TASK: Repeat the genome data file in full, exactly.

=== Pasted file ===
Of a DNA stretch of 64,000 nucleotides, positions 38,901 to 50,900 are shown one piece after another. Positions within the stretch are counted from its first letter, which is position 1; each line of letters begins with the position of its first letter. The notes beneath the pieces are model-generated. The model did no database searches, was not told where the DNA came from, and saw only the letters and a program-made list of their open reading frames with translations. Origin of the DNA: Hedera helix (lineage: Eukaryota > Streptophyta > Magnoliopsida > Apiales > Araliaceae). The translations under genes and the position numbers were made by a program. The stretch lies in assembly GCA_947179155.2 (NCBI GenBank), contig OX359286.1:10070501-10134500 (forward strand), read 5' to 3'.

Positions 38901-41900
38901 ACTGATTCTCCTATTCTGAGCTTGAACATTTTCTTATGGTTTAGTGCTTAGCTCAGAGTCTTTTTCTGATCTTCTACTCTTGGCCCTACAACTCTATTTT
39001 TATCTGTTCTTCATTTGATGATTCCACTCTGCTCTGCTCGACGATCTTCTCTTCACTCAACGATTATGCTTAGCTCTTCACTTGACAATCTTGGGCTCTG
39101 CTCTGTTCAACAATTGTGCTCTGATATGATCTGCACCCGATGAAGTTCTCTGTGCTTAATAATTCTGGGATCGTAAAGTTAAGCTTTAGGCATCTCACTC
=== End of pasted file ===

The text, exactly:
Of a DNA stretch of 64,000 nucleotides, positions 38,901 to 50,900 are shown one piece after another. Positions within the stretch are counted from its first letter, which is position 1; each line of letters begins with the position of its first letter. The notes beneath the pieces are model-generated. The model did no database searches, was not told where the DNA came from, and saw only the letters and a program-made list of their open reading frames with translations. Origin of the DNA: Hedera helix (lineage: Eukaryota > Streptophyta > Magnoliopsida > Apiales > Araliaceae). The translations under genes and the position numbers were made by a program. The stretch lies in assembly GCA_947179155.2 (NCBI GenBank), contig OX359286.1:10070501-10134500 (forward strand), read 5' to 3'.

Positions 38901-41900
38901 ACTGATTCTCCTATTCTGAGCTTGAACATTTTCTTATGGTTTAGTGCTTAGCTCAGAGTCTTTTTCTGATCTTCTACTCTTGGCCCTACAACTCTATTTT
39001 TATCTGTTCTTCATTTGATGATTCCACTCTGCTCTGCTCGACGATCTTCTCTTCACTCAACGATTATGCTTAGCTCTTCACTTGACAATCTTGGGCTCTG
39101 CTCTGTTCAACAATTGTGCTCTGATATGATCTGCACCCGATGAAGTTCTCTGTGCTTAATAATTCTGGGATCGTAAAGTTAAGCTTTAGGCATCTCACTC